Ryan Matekel and Robert Hyldahl, Exercise Science
Muscle wasting is a symptom of cancer, AIDS, renal failure, heart failure, aging, prolonged bed rest, and has been seen in rodent models for burn, and kidney disease (Han, 2013). Muscle wasting negatively impacts quality of life by decreasing functional independence and increasing morbidity and mortality (Anker, 1997). Muscle wasting is an especially serious issue given that the body weight of an average human is 40-50 percent skeletal muscle (Han, 2013). Myostatin is a protein that negatively regulates muscle mass and is primarily expressed within skeletal muscle (Lee & McPherron, 2001). Genetic studies have shown that inhibition of myostatin signaling may be an effective way to attenuate muscle wasting (Heineke et al., 2010). Data I collected in 2014 indicates that SGI is capable of inhibiting myostatin in cultured muscle cells. In this project, we performed in vitro analyses to test the effectiveness of SGI to promote growth and differentiation of human myoblasts in a cultured muscle cell model. My first aim was to determine how SGI influenced myoblast differentiation. We hypothesized that SGI would accelerate myoblast differentiation into myotubes. My second aim was to determine how SGI influenced myotubes. We hypothesized that SGI would increase the average size of a myotube. To accomplish these aims we analyzed our cells using myosin heavy chain which appears in differentiated myoblasts only, myoD, a nuclear protein that induces differentiation of myoblasts, and myogenin which regulates expression of differentiation genes in myoblasts. Cytological detection of these proteins allowed me to measure how SGI affected growth and differentiation of the cultured myotubes.
Cell Growth: Using 10 cm petri dishes I cultured human primary myoblasts in a growth medium that consisted of a base of DMEM with 20% fetal bovine serum and 1% pen/strep. Cells were allowed to grow to a confluency of 70-80% before passaging into new dishes. Prior to treatment, cells were passaged into 24-well plates and allowed to grow to 80% confluency. Treatments: Growth Treatment: cells in 24 well plates were treated with a differentiation medium, 2% horse serum, 1% pen/strep in a medium base of DMEM. These cells were allowed to grow for 4 days which allowed the myoblasts to differentiate into myotubes. 4 treatment groups were then administered for a period of 2 days. These groups consisted of: 1) cells treated with SGI, 2) cells treated with an SGI control (equal concentrations of solubilization agent), 3) cells treated with myostatin and 4) cells treated with both SGI and myostatin. Differentiation Treatment: Cells were handled the same as in the growth treatment except that treatments were administered at the same time as the differentiation medium. This treatment was administered for 4 days in the same groups as above. Analysis: Quantification of differentiation indices for both treatment groups were facilitated by immunostaining myotubes with an antibody against myosin heavy chain, myogenin (nuclei), myoD (nuclei) and DAPI (nuclei). Differentiation index was calculated as a ratio of total nuclei divided by the number of nuclei inside myosin heavy chain positive myotubes.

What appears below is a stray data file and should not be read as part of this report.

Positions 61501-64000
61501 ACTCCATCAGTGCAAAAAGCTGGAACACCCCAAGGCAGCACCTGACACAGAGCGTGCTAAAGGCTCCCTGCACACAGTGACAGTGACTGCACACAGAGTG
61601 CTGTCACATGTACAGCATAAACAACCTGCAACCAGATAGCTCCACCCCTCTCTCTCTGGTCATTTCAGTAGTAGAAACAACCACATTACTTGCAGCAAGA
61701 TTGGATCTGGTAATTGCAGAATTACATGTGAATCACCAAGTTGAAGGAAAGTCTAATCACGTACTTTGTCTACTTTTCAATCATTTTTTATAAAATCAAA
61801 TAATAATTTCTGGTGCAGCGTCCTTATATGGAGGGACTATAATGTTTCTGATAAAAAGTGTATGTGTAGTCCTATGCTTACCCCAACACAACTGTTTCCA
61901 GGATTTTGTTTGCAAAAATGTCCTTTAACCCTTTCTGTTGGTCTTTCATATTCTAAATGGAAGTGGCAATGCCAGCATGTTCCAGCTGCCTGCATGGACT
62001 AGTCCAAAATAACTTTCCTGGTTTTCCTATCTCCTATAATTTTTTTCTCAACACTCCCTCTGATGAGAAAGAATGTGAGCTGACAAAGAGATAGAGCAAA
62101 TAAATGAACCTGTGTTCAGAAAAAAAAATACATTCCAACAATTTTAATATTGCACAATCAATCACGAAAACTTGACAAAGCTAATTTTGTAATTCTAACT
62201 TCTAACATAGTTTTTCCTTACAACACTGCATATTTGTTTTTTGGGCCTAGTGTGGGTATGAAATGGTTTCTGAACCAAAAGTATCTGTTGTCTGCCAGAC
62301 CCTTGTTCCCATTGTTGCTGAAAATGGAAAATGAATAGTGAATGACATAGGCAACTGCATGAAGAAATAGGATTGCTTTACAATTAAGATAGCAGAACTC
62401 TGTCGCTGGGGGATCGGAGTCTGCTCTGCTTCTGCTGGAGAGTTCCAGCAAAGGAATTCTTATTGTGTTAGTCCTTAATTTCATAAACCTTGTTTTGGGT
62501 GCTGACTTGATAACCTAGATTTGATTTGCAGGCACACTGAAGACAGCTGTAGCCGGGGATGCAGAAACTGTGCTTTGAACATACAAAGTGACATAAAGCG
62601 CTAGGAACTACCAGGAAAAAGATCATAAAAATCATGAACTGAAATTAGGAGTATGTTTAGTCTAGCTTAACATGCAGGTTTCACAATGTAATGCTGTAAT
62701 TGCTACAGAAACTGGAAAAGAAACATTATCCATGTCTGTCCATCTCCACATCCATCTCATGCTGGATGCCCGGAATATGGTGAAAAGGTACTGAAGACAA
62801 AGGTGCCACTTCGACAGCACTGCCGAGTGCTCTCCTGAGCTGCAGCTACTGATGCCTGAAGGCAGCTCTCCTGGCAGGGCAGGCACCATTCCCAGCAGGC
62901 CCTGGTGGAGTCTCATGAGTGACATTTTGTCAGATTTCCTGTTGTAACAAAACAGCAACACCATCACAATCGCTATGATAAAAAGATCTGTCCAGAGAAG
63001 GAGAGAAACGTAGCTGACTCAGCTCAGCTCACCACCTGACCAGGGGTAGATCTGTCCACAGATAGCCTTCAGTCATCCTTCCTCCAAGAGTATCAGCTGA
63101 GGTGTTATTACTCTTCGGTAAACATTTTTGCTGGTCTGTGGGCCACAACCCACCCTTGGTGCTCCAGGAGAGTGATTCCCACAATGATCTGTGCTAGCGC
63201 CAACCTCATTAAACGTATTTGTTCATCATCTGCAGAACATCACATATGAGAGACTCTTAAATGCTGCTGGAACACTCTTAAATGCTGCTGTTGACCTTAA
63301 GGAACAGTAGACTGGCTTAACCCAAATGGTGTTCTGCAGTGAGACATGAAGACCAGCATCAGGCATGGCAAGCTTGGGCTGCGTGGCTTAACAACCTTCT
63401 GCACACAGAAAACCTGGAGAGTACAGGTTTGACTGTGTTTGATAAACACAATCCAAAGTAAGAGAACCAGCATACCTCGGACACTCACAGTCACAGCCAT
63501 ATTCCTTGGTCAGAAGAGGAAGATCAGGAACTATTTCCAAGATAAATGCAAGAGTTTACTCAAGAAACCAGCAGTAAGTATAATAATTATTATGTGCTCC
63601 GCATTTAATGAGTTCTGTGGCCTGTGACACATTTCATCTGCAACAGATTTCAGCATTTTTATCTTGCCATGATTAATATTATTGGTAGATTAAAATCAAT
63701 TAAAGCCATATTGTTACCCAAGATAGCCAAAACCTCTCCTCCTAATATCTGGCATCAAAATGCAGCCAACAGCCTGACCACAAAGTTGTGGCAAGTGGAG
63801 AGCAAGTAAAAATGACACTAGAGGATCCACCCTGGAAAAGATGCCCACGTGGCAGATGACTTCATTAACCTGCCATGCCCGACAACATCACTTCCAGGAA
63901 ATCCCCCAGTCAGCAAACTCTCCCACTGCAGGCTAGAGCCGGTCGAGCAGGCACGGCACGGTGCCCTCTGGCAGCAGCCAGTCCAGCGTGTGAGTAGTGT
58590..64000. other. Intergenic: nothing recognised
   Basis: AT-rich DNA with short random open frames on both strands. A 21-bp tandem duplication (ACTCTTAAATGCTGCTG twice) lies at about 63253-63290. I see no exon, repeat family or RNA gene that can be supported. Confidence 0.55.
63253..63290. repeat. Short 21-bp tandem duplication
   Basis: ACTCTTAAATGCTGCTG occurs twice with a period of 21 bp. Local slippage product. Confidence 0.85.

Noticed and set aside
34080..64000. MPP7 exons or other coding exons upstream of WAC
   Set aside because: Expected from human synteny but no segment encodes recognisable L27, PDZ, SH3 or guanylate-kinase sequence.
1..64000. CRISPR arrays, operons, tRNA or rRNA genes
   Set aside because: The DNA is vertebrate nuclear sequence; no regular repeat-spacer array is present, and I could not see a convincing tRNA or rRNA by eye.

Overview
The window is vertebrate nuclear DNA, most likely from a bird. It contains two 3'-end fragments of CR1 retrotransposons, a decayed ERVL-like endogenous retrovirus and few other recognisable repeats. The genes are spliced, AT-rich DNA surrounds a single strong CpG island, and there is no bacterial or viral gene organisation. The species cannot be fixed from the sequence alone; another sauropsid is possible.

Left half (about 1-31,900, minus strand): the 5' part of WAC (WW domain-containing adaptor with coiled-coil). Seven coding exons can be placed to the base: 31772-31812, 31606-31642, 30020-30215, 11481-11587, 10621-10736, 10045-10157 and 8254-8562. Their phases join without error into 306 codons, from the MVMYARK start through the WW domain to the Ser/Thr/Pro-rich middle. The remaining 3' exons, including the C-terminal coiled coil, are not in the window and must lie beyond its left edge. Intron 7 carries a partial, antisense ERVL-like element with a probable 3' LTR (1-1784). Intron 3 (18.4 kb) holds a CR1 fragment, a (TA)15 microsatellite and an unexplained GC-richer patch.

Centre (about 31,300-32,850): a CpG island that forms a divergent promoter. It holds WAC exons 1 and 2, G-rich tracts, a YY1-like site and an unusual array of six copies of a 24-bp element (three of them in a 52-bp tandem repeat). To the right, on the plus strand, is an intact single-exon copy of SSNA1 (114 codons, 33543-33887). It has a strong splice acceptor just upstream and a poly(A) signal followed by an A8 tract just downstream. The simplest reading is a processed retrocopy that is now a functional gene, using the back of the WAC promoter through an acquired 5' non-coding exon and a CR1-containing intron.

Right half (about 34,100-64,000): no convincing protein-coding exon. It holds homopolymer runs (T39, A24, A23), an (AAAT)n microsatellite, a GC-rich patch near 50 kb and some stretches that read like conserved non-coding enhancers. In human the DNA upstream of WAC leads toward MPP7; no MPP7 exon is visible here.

Figure 1: A: Results show averages of cells stained for MyoD; total nuclei and MyoD positive nuclei. Average of cells stained for Myogenin is also shown; total nuclei and Myogenin positive nuclei. B: Total Nuclei over positive nuclei for both MyoD and Myogenin.
Figure 2: Example pictures of cells in A: differentiation group, 100 um control. B: differentiation group 100 um SGI.
Cell lines grew well in the growth medium and differentiation mediums, but died as soon as treatments were applied. I modified the methodology multiple times and after several months was able to get the cells to the analysis stage. The results were inconclusive, the cells exhibited properties that were either at control levels or displayed opposite results to what was expected. Further modification to the protocol will be needed in order prove our hypothesis and replicate the results. Possible reasons for these results include: an unhealthy cell line, not treating the cells quickly enough (cells were out of the incubator or without medium for too long), contamination, mistakes in staining, or faulty equipment (incubator reading the wrong temperature/CO2 levels).
Though my results were not conclusive as I had expected, I am still optimistic about SGI in its ability to induce faster differentiation and larger myotubes. My previous experiments showed that SGI does in fact work as a competitive inhibitor of the myostatin pathway, thus a different protocol will be needed in order to acquire the results we believe are possible.
My involvement in research was a great experience where I was able to gain valuable skills and insight into the world of research and experimentation. I was able to learn the process by which drugs are designed and how physiological mechanisms are discovered. The skills and knowledge I learned in my lab experience will be carried with me to future careers.
- Anker SD, Ponikowski P, Varney S, Chua TP, Clark AL, Webb-Peploe KM, et al. Wasting as independent risk factor for mortality in chronic heart failure. Lancet 1997;349:1050–3.
- Han HQ, et al. Myostatin/activin pathway antagonism: Molecular basis and therapeutic potential. Int J Biochem Cell Biol (2013), http://dx.doi.org/10.1016/j.biocel.2013.05.019
- Heineke J, Auger-Messier M, Xu J, Sargent M, York A, Welle S, et al. Genetic deletion of myostatin from the heart prevents skeletal muscle atrophy in heart failure. Circulation 2010;121:419–25.
- Lee SJ, McPherron AC. Regulation of myostatin activity and muscle growth. Proceedings of the National Academy of Sciences 2001;98:9306–11.